With the violence in Afghanistan showing no signs of ending, Kabul Emergency Hospital on Friday reported that it has treated 1,592 wounded civilians over the past six months, amid a surge in violent extremism and insurgent attacks in the country.
Paramedics at the Emergency Hospital have said that the majority of wounded civilians were injured as a result of roadside bombings and suicide attacks - with 33 percent of the victims constituting children under the age of 14.
"We treated up to 1,592 wounded civilians over the past six months with 30 percent of them children, they were injured due to explosions and mortar attacks," an official at Kabul emergency hospital told TOLOnews.
Up to 40 of those treated were pro-Enlightening Movement protestors whose rally was hit by twin suicide attacks on Saturday, killing more than 80 of the protestors and injuring 300 hundred others.
Abdullah Zamiri was one of the protestors who lost his life in the rally attack.
He was studying medicine.
"My son told me that he wanted to participate in the rally and asked my permission, but we got back his dead body, how long should our youth carry on being killed? Abdullah was due to graduate from medical school, but they did not allow him to complete his education," said Abdul Khalil, father of the victim.
Zamiri's mother is still crying over her loss.
"I raised my son despite hardships and economic issues and sent him to Kabul to get an education ... to serve society," Abdullah's mother Safia said.
Fawzia, 14, is another victim. She lost both her legs while playing with an unexploded mortar.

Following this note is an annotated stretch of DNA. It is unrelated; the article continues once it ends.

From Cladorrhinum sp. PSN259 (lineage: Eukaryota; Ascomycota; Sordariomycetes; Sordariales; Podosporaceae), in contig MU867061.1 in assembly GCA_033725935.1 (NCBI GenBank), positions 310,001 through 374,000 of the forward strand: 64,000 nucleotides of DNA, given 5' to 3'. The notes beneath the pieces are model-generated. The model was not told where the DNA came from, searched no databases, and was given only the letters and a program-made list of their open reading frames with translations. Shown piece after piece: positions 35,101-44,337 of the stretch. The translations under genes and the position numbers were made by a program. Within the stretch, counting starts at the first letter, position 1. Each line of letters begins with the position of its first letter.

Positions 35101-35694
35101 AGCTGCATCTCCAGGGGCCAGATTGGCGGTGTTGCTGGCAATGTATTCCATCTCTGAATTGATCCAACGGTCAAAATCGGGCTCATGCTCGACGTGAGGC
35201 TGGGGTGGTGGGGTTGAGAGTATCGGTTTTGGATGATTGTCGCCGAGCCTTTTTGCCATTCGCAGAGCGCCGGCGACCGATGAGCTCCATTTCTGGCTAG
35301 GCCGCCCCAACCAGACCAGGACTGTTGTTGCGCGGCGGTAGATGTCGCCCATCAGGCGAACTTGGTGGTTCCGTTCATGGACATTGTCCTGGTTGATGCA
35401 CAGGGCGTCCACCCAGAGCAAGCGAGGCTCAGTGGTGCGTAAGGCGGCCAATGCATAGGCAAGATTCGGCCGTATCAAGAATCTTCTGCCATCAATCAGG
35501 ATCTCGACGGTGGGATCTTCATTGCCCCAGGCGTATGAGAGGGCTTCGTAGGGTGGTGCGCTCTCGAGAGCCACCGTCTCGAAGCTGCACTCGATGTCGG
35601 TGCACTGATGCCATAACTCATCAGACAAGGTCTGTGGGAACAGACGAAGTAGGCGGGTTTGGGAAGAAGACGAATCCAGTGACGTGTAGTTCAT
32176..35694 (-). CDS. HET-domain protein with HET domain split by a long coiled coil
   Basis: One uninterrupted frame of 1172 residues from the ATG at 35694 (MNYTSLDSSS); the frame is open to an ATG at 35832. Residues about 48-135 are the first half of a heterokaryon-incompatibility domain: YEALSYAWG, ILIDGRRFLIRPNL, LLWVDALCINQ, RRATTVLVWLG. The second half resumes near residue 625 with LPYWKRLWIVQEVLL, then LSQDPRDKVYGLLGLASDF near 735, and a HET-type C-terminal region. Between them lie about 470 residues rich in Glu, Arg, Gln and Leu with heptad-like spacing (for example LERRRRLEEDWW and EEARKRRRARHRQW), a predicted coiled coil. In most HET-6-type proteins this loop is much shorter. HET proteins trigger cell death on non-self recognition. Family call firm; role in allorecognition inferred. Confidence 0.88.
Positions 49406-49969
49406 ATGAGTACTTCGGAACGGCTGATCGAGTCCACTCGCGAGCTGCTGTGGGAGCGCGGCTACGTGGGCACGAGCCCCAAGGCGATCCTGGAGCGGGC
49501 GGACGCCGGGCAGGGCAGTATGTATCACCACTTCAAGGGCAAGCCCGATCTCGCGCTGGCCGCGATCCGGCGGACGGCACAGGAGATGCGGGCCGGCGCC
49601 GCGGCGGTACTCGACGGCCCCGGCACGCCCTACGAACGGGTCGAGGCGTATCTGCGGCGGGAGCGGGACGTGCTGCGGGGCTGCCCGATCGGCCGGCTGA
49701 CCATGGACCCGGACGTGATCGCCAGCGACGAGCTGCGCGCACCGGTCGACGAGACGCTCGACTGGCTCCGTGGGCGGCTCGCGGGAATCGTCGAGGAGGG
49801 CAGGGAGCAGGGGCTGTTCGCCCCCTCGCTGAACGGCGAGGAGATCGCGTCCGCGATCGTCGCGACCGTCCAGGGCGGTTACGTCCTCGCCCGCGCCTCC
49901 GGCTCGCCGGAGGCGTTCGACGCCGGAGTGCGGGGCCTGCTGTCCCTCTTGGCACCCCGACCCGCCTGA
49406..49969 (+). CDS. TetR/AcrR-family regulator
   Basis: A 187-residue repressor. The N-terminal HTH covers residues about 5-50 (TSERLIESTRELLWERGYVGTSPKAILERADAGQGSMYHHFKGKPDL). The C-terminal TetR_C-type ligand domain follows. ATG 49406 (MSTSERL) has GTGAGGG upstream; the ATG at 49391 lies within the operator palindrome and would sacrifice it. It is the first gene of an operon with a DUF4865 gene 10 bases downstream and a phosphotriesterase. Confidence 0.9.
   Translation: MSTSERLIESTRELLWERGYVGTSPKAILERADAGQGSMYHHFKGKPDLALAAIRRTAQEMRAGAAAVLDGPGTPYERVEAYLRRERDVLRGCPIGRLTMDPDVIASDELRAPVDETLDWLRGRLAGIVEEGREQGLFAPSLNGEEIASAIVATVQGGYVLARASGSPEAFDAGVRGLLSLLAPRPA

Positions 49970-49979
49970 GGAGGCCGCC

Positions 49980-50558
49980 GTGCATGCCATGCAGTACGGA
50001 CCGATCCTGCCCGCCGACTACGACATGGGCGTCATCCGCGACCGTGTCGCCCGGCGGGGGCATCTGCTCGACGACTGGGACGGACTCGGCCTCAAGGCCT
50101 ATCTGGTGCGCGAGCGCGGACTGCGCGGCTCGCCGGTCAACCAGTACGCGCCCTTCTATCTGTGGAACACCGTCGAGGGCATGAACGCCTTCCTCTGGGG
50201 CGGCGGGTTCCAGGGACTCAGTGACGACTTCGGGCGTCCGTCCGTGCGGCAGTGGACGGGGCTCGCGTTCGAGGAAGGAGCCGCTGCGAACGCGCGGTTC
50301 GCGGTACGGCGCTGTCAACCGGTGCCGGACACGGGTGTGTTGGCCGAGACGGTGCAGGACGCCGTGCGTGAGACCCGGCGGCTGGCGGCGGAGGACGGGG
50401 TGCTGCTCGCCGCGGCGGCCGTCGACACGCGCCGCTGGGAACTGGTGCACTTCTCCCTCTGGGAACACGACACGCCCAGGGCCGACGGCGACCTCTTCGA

"There was a mortar in our house, the girl rushed to play and suddenly there was an explosion and Fawzia's lost her legs," said Fatima, Fawzia's grandmother.
This comes just days after the UN raised alarm over the rise in civilian casualties in Afghanistan.
The United Nations Assistance Mission in Afghanistan (UNAMA) last week released its report for the first three months of the year which shows a record number of civilian casualties since counting began in 2009.
The report shows 5,166 civilians were killed or maimed in just the first six months of this year, of whom almost one-third were children.
The total civilian casualty figure recorded by the UN between 1 January 2009 and 30 June 2016 has risen to 63,934, including 22,941 deaths and 40,993 injured.
Between January and June this year, UNAMA's Human Rights team documented 1,601 civilian deaths and 3,565 injured civilians.
According to UNAMA, this represents an increase of four percent in the total number of casualties compared to the first six months of 2015 – and is the highest half-year total since 2009.
This year's casualties include 1,509 children (388 dead and 1,121 injured) – a figure the UN Human Rights Chief described as "alarming and shameful," particularly as it represents the highest numbers of children killed or wounded in a six-month period since counting began in 2009, read a statement by the organization.
There were also 507 women casualties (130 killed and 377 injured). UNAMA states however, that these figures are conservative – almost certainly underestimates – given the strict methodology employed in their documentation and in determining the civilian status of those affected.